Announcer: But Prime Minister John Howard insists that the two issues, trade and this Treaty, are unrelated and should not be confused, and that in the end it is our individual relationships with these countries that really matters, and he says that the substantial agreement that will come out of this meeting on free trade will be the proof of Mr Howard's argument?

Tony Kevin: There are no free trade agreements coming out of this meeting. The only thing coming out of this meeting is a formal.agreement to set up a working group to start working on the subject. It is absolutely zero in terms of commitment.

And once again, Howard is telling ASEAN what its ground rules are. It's like saying - "I want to join a golf club but you have got to change all your rules first, otherwise I won't". It is incredibly petty and egotistical behaviour. The ASEAN governments will be too polite to say what I am saying on this broadcast. But they know this and they think it, and they will simply be laughing and saying " There goes Australia doing it again".


I sent these working notes around to a few people yesterday; they flesh out some of the arguments in the above interview, and add some more:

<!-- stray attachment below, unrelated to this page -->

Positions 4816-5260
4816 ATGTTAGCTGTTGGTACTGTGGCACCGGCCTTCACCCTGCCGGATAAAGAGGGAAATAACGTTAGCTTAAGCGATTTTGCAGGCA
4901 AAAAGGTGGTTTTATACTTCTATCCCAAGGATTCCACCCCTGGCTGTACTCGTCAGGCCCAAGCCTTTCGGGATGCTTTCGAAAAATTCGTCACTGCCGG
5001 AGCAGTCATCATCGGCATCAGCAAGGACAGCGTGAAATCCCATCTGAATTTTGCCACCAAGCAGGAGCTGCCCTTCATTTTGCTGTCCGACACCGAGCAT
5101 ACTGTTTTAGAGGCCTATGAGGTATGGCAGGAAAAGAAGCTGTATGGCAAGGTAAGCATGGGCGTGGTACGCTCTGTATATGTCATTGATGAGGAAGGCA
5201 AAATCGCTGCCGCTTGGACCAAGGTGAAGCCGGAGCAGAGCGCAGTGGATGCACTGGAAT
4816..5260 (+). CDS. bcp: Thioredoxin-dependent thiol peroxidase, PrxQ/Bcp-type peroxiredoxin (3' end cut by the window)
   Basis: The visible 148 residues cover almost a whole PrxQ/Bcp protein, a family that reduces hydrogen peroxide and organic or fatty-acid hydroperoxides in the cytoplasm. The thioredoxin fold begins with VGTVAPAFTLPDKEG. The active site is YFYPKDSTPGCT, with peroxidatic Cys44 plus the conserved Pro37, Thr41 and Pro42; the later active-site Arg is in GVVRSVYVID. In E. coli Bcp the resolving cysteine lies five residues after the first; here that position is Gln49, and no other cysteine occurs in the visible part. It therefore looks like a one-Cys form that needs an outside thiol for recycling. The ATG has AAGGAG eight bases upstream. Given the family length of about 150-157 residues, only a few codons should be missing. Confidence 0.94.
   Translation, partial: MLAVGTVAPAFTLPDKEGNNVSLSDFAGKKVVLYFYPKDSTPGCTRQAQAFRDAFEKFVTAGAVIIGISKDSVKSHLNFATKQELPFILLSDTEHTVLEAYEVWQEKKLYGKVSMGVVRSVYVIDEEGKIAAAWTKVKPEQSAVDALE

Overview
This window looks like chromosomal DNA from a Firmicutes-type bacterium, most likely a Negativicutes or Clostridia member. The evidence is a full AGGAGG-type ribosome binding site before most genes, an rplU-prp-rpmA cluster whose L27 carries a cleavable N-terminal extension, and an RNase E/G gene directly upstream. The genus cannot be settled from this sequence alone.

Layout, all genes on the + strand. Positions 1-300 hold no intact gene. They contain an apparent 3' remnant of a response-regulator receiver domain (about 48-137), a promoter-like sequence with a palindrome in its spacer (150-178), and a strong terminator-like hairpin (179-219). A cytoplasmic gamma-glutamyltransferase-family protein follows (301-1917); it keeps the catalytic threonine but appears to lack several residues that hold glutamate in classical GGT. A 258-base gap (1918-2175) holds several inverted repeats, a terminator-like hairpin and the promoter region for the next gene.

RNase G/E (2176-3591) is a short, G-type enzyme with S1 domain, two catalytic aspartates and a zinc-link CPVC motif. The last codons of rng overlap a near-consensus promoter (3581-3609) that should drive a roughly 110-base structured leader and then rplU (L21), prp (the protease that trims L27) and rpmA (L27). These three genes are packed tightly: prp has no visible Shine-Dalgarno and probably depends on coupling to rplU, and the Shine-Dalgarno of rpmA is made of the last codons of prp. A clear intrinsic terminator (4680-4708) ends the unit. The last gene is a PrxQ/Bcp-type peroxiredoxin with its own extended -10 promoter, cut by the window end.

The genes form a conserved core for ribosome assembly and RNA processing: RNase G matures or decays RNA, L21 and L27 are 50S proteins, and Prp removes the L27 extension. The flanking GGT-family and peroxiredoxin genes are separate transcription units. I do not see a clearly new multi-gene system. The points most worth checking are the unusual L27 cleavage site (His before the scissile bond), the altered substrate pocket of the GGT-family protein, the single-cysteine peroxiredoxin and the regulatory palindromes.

It is clear from today's news (31 November) that Australia will not sign the ASEAN TAC. ASEAN will paper over the cracks politely in Vientiane - that is their style - formally welcoming the commencement of exploratory talks on a FTA. Howard flacks will call that a victory for common sense and our successful trade-focussed diplomacy.

But the reality is that ASEAN leaders will be laughing at John Howard, because his and Downer's inept diplomacy over the past few days on the TAC has blown another quiet ASEAN test for Australia - and perhaps, wounded ASEAN quite deeply.

The TAC matters to them, and everything Howard and Downer said in recent days to justify why Australia would not sign dug Australia in deeper, as the perceived deputy sheriff of the US in Asia.

Australian ministers encouraged inappropriate media use of the words - "non-aggression pact". These are not words ASEAN uses about the TAC. Non-aggression pacts are what Hitler and Stalin signed. This is discredited language and it was a crude and unsubtle insult to apply it to the ASEAN TAC.